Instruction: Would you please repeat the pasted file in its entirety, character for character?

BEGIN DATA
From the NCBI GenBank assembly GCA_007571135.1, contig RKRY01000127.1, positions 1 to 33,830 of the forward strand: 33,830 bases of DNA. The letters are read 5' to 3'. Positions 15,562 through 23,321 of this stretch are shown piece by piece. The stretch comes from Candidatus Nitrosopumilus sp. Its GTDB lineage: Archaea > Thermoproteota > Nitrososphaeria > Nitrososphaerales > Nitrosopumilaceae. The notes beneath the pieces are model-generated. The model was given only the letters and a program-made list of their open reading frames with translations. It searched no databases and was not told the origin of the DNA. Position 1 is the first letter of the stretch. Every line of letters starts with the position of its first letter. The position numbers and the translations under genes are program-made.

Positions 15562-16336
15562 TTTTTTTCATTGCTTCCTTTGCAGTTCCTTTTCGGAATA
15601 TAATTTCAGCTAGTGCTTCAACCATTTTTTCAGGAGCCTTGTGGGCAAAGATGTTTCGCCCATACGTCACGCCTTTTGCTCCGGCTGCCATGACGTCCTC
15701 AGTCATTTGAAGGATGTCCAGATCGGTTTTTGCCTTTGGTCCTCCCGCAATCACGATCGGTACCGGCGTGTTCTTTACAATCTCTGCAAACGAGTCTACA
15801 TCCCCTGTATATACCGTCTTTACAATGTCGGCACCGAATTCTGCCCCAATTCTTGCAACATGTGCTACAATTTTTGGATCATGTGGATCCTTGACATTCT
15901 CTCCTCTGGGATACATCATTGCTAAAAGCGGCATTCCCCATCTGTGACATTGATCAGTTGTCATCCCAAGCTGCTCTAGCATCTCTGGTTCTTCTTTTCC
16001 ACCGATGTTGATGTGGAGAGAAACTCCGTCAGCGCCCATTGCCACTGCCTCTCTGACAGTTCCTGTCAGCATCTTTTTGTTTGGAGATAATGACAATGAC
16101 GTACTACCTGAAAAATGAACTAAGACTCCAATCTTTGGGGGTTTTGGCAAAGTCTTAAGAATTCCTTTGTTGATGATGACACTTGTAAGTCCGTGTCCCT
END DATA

From the NCBI GenBank assembly GCA_007571135.1, contig RKRY01000127.1, positions 1 to 33,830 of the forward strand: 33,830 bases of DNA. The letters are read 5' to 3'. Positions 15,562 through 23,321 of this stretch are shown piece by piece. The stretch comes from Candidatus Nitrosopumilus sp. Its GTDB lineage: Archaea > Thermoproteota > Nitrososphaeria > Nitrososphaerales > Nitrosopumilaceae. The notes beneath the pieces are model-generated. The model was given only the letters and a program-made list of their open reading frames with translations. It searched no databases and was not told the origin of the DNA. Position 1 is the first letter of the stretch. Every line of letters starts with the position of its first letter. The position numbers and the translations under genes are program-made.

Positions 15562-16336
15562 TTTTTTTCATTGCTTCCTTTGCAGTTCCTTTTCGGAATA
15601 TAATTTCAGCTAGTGCTTCAACCATTTTTTCAGGAGCCTTGTGGGCAAAGATGTTTCGCCCATACGTCACGCCTTTTGCTCCGGCTGCCATGACGTCCTC
15701 AGTCATTTGAAGGATGTCCAGATCGGTTTTTGCCTTTGGTCCTCCCGCAATCACGATCGGTACCGGCGTGTTCTTTACAATCTCTGCAAACGAGTCTACA
15801 TCCCCTGTATATACCGTCTTTACAATGTCGGCACCGAATTCTGCCCCAATTCTTGCAACATGTGCTACAATTTTTGGATCATGTGGATCCTTGACATTCT
15901 CTCCTCTGGGATACATCATTGCTAAAAGCGGCATTCCCCATCTGTGACATTGATCAGTTGTCATCCCAAGCTGCTCTAGCATCTCTGGTTCTTCTTTTCC
16001 ACCGATGTTGATGTGGAGAGAAACTCCGTCAGCGCCCATTGCCACTGCCTCTCTGACAGTTCCTGTCAGCATCTTTTTGTTTGGAGATAATGACAATGAC
16101 GTACTACCTGAAAAATGAACTAAGACTCCAATCTTTGGGGGTTTTGGCAAAGTCTTAAGAATTCCTTTGTTGATGATGACACTTGTAAGTCCGTGTCCCT